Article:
HTC One (M8) Review – Steel perfect?

HTC One M8

How would you follow up one of last year’s most critically acclaimed smartphones? Would you break away from familiar ground in search of uniqueness? Stay the course, donning the proven formula ‘the more, the better’? Instead of mulling over these questions, the HTC One M8 sets out to accomplish what really matters to users.

To deliver a refined smartphone experience. A flagship smartphone experience, where software goes hand in hand with the hardware, with minimal disconnection between what you see on the screen and the hardware that makes it all possible. Think iPhone, but running Android OS.

But let’s not jump too far ahead.

 

 

At a glance

 

  • 5.0 inch Super LCD3 Full HD 1080p display
  • Qualcomm Snapdragon 801 chipset with 2.3GHz quad-core Krait 400 CPU and Adreno 330 GPU
  • 16/32/64GB internal storage, 2GB RAM, microSD expansion up to 128GB
  • 4G LTE – 150Mbps Download, 50Mbps Upload
  • 4MP ‘Ultrapixel’ camera with dual-LED flash, and 5 MP front-facing camera
  • Stainless steel unibody, available in gunmetal gray, silver and gold variants.
  • 2600 mAh non-removable battery.

 

 

Walkthrough

 

HTC One M8

The HTC One M8 is finely crafted. The added steel girth has not only enhanced the premium look of the handset, but also radically transformed the feel of it. I can’t help but throw out the watch analogy. Like a Casio vs Rolex, you actually feel that you’re holding hardware of some seriously expensive calibre. And tipping the scales to around 160g, the HTC One M8 is definitely not a lightweight in its class, and rivalled only by Sony’s flagship Xperia Z2 (163g).

While the much touted design has remained mostly in tact, the new HTC One M8 also gained a few inches here and there. The One M8 is physically taller than its predecessor on the merit of its 5 inch display (vs 4.7 inches), while the few mm added thickness is concealed well under a noticeably tapered back.

HTC One M8

The added curvature translates well to the handling of the device – as much as it’s practically possible. I still feel that HTC could have been more aggressive with cutting down the bezels around the display. Since the touch sensitive Android navigation buttons are incorporated into the screen itself, the area below the screen just seems like a wasted space.

HTC has incorporated a top of the line 1080p resolution Super LCD 3 panel. It delivers bright and crisp colours at incredible viewing angles, but gets only passing marks for sun legibility.

The signature stereo ‘Boom Sound’  speakers make a welcome return on the HTC One M8. But don’t let the massive speaker grills fool you – there’s about 50/50 ratio between fake and real apertures from where the sound travels. While not obnoxiously loud, the speakers are powerful enough to fill the room with your favourite tracks. Or podcasts, as it was in my case.

M8 front camera

There’s a well sized volume rocker on the right side, accompanied by a pin-ejected microSIM card slot…

HTC One M8 right side

… the same pin that you will be forced to use every time in order to exchange microSD cards. That’s right, HTC has implemented a memory card slot that extends the 12GB or so built-in storage (if you have the 16GB unit, that is).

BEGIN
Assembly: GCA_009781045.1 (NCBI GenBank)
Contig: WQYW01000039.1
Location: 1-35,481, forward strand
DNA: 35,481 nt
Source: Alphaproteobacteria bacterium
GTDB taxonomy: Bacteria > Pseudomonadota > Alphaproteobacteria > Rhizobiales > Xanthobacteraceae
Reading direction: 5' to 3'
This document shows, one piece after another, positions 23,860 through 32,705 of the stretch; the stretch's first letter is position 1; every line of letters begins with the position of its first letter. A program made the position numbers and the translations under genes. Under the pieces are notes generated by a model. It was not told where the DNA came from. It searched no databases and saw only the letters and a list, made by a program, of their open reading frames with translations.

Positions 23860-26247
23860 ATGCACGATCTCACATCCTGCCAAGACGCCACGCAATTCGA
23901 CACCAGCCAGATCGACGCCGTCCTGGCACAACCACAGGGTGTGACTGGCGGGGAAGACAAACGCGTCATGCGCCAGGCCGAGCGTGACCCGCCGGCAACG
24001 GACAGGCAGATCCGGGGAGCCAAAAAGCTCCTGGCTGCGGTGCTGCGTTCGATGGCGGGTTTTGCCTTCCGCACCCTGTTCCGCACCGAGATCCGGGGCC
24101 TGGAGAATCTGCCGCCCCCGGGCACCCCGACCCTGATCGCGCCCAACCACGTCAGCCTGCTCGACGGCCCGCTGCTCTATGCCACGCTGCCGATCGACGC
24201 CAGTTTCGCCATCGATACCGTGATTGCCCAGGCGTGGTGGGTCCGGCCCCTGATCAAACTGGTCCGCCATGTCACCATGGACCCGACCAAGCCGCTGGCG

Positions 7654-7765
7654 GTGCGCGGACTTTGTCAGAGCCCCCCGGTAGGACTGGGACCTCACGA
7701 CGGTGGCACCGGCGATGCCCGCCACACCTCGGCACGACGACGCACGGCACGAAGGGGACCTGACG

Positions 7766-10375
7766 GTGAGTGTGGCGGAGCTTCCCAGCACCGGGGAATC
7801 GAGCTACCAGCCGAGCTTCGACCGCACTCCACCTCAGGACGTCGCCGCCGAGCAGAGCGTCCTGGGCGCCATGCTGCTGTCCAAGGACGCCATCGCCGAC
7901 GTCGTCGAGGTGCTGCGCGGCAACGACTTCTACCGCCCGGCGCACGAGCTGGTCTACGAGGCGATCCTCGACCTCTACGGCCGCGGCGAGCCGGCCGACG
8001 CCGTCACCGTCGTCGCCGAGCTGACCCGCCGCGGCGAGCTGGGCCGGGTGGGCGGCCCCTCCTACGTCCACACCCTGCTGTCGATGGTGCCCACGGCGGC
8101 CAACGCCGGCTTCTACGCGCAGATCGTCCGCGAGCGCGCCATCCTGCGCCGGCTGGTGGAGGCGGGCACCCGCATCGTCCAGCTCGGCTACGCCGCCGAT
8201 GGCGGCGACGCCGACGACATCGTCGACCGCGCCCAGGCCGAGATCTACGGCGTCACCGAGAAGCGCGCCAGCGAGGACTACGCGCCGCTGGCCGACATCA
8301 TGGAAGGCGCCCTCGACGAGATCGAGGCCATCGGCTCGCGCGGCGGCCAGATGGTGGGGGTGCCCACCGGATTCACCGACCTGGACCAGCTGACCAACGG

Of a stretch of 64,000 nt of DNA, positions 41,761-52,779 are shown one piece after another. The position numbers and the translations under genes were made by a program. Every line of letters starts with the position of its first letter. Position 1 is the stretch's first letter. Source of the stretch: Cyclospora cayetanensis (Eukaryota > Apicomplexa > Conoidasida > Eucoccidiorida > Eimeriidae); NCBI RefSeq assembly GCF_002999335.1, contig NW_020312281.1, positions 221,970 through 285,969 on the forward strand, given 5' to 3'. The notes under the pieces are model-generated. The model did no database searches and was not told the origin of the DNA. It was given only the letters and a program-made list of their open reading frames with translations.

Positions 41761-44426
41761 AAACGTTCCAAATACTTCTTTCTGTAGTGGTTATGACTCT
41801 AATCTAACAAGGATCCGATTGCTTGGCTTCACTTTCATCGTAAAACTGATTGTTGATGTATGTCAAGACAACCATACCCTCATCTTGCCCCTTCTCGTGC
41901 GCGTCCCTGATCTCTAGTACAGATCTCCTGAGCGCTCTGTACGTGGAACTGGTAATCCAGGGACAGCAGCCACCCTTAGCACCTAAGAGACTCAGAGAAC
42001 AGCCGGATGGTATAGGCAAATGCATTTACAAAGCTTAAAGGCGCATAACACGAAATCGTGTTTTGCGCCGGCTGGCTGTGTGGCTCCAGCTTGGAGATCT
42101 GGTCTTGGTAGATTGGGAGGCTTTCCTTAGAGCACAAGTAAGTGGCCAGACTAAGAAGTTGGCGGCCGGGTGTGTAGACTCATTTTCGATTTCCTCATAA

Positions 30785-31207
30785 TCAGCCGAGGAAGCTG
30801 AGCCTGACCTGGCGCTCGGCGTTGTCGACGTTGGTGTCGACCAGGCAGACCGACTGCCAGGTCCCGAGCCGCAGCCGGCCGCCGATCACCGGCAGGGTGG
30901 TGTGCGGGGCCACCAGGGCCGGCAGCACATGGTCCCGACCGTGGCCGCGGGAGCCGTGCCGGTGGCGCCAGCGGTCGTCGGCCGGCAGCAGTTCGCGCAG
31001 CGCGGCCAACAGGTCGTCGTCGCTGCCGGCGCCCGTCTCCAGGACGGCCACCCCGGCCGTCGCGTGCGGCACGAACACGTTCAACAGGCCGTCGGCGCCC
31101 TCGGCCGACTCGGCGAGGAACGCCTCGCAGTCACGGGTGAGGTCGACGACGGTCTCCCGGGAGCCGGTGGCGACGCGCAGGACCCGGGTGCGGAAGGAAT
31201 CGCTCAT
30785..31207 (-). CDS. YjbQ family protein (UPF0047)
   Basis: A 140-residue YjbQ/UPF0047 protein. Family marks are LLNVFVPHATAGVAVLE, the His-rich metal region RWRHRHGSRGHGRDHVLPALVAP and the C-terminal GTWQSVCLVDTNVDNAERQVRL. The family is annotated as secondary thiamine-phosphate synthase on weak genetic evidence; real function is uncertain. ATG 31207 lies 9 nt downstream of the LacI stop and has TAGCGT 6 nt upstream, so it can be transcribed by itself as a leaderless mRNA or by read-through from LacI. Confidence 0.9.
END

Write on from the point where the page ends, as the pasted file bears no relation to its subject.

HTC One M8 left side

On top, there’s a break in the seamless design. I presume the plastic that covers this whole area holds most of device’s radios, including the IR-blaster built into the power/ screen lock button. Unless you have really long fingers or use your other hand, reaching this button is really hard. Using a flip-cover eliminates this problem somewhat, but it’s about time HTC realises that a side-placement of the power button on larger phones is a must.

HTC One M8

The back of the M8 appears almost alien. What looked like a witty photoshop in the early leaks turned out to be true –  HTC’s latest flagship sports not one, but two rear-facing cameras. Along with it, you’ll also spot a dual-LED flash that aims to preserve colours in low light shots. I’ll discuss camera performance in the following section of this review.

At the bottom, the steel unibody design flows together nonchalantly to expose two apertures. There’s the familiar sight of a microUSB port – annoyingly, slightly off centre. Here you’ll also find a 3.5 mm headset jack – a welcome change from the top position on the HTC One M7.

HTC One M8

 

 

Imaging

 

HTC One M8 Camera cover intro

Aside from some software tweaks, the primary camera appears unchanged from last year’s model –  4MP ‘Ultrapixel’ sensor with 16:9 aspect ratio and maximum output resolution of 2688 x 1520 pixels. What’s new is that there’s now a complementary 2MP camera that provides some additional visual effects. So, how does the camera really hold up?

If we forget for a moment what the competition from the likes of Nokia, Samsung or Sony has to offer, the camera shots are actually quite decent for Instagram, twitter or some other social network that you prefer. Below are some slightly resized highlights from my Flickr gallery:

HTC One M8

HTC One M8

HTC One M8

However, if you tend to observe your digital handiwork by zooming in, the M8 will probably fall short of your expectations. I don’t zoom often in photos. And before I’m even thinking about cropping an image, I try to frame my photos in a way so I don’t have to. But the limitation of having to deal with mere 4MP in photos is still there, and can be especially frustrating in landscape shots, where smaller details are washed away due to lack of definition.